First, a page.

Tuesday, September 19, 2006

A Short History of Sweet Potato Pie and How it Became a Flying Saucer

More from the DC Shorts Film festival: A strange, sweet and silly film, and especially strange to me, as I recognized so many of the cast members from the Safeway at the Watergate. Here's the synopsis:
In the tradition of 'Chocolat' comes 'Sweet Potato Pie.' Here is the true story of Pearl Mallory who works as a cook at the St. Mary's Court Retirement Home in Washington, DC. Hailing from rural Virginia, Pearl is one of eight children borne of the sons and daughters of slaves, Now, by the age of 82, she has lived nearly her entire life in kitchens cooking for senior citizens. But Pearl's cuisine is not the traditional beige and grey offerings normally found in the institutional walls of old people's homes. Her specialty-- Sweet Potato Pie. Mixed into the sweet cream, orange fruit, and exotic spices of Pearl's concoction is her inextricable connection with her tangled Southern roots and with her unyielding devotion to the Lord. She creates an irresistible and magical potion. With it's rich perfume, earthy taste, and silken lustre, Pearl's Sweet Potato Pie inspires the most extraordinary and unexpected effect on the normally sober and otherwise staid residents of St. Mary's Home. 'Sweet Potato Pie' is all the evidence you need to know that 'You are what you eat.'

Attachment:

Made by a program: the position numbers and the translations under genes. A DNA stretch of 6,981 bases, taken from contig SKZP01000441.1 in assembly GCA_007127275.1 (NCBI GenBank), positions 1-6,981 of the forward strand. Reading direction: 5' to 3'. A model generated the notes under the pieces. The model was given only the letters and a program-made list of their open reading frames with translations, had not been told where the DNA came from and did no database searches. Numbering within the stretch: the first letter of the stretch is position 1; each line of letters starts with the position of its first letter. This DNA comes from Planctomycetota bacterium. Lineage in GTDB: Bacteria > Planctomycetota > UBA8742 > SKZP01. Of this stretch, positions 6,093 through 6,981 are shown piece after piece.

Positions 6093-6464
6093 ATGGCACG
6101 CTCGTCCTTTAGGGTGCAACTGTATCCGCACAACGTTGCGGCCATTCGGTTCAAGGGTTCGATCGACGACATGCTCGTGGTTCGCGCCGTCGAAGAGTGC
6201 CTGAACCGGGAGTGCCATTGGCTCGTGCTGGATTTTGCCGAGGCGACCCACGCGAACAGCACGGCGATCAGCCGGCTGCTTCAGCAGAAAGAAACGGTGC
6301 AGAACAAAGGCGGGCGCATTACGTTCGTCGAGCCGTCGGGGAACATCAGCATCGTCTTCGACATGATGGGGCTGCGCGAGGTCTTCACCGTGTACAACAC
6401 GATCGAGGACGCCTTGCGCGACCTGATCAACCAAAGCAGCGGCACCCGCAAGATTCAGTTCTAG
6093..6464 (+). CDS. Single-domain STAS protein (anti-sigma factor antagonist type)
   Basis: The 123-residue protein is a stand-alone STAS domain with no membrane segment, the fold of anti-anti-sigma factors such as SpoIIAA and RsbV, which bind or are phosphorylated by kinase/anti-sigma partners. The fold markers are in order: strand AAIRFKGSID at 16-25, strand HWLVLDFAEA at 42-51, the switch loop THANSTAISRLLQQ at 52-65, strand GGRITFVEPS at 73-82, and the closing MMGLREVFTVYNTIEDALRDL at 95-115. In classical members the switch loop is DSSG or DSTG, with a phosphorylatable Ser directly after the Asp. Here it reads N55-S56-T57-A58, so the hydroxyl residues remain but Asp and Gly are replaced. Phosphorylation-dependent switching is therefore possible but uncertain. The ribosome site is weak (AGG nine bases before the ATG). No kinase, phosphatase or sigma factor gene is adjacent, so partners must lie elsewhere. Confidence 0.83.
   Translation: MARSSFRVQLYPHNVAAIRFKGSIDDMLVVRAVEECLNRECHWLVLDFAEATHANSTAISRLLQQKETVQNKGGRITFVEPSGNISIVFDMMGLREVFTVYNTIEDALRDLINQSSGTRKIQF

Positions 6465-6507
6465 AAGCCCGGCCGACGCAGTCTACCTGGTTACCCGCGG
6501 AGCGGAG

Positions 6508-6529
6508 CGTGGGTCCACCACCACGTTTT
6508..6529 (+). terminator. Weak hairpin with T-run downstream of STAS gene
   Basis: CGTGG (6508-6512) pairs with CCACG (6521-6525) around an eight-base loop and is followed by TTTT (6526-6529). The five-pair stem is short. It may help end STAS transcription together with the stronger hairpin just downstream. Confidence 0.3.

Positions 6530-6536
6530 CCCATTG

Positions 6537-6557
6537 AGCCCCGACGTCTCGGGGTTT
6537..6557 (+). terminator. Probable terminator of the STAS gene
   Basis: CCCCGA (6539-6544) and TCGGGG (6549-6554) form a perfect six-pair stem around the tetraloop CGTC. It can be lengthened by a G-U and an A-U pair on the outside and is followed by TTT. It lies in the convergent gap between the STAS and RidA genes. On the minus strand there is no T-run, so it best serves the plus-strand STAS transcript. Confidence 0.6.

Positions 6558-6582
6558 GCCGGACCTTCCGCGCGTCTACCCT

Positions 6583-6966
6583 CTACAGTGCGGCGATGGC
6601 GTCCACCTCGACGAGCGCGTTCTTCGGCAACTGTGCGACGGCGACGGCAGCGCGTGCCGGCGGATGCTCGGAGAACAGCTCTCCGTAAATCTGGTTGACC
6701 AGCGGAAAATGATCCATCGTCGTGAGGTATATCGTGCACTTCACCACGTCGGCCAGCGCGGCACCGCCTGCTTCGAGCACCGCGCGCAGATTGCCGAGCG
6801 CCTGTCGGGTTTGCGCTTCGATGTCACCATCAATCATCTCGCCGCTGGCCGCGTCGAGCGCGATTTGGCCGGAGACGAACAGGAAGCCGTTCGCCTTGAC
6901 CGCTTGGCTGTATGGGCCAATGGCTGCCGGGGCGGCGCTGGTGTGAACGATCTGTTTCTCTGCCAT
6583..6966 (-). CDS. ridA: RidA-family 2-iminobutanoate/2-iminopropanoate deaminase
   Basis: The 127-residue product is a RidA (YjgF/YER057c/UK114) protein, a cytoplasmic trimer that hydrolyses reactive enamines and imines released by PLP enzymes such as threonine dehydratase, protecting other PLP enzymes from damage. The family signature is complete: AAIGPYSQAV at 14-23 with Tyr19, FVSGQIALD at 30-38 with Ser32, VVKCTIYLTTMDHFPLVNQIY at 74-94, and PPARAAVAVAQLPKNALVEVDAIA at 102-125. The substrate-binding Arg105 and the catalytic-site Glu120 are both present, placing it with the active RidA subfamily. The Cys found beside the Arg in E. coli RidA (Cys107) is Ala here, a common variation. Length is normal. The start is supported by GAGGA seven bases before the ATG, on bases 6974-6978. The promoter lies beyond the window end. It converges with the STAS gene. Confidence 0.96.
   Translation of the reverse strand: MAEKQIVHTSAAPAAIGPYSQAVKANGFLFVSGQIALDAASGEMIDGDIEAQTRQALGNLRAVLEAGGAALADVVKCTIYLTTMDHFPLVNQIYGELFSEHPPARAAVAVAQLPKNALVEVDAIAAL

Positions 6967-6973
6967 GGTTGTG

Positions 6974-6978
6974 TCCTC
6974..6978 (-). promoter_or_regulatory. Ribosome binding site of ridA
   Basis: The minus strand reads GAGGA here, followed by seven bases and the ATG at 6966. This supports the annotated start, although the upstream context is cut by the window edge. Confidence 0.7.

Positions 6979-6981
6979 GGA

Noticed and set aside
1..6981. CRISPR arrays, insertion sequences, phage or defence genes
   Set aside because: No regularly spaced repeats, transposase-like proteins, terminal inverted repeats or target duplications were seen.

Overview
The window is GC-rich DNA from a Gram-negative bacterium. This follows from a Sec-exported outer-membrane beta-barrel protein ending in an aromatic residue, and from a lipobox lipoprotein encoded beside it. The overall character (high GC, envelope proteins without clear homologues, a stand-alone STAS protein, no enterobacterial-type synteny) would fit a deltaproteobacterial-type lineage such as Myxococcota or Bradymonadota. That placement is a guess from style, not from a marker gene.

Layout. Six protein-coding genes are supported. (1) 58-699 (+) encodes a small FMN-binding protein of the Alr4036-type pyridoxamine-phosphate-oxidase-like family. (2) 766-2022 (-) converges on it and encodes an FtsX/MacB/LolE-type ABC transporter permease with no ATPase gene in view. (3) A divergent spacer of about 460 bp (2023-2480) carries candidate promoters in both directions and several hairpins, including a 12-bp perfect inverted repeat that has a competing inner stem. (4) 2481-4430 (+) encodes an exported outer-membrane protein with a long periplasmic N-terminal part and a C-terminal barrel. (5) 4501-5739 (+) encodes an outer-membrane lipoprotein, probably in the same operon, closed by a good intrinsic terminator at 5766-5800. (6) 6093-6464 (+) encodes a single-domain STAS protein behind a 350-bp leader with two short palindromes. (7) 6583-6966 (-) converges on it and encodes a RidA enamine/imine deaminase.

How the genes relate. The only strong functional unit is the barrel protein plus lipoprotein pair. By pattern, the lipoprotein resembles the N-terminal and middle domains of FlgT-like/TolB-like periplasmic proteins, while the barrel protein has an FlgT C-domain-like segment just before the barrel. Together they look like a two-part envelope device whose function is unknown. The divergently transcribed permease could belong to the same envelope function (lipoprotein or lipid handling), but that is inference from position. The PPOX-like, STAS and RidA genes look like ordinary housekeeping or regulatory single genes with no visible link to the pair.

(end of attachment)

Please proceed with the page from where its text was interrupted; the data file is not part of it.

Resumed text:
But I think the real star of this film was Pearl's artist friend, a St Mary's Home resident who fell into baroque raptures over the color orange and, later, went around the dining room shooting everyone's pie with a can of Cool Whip.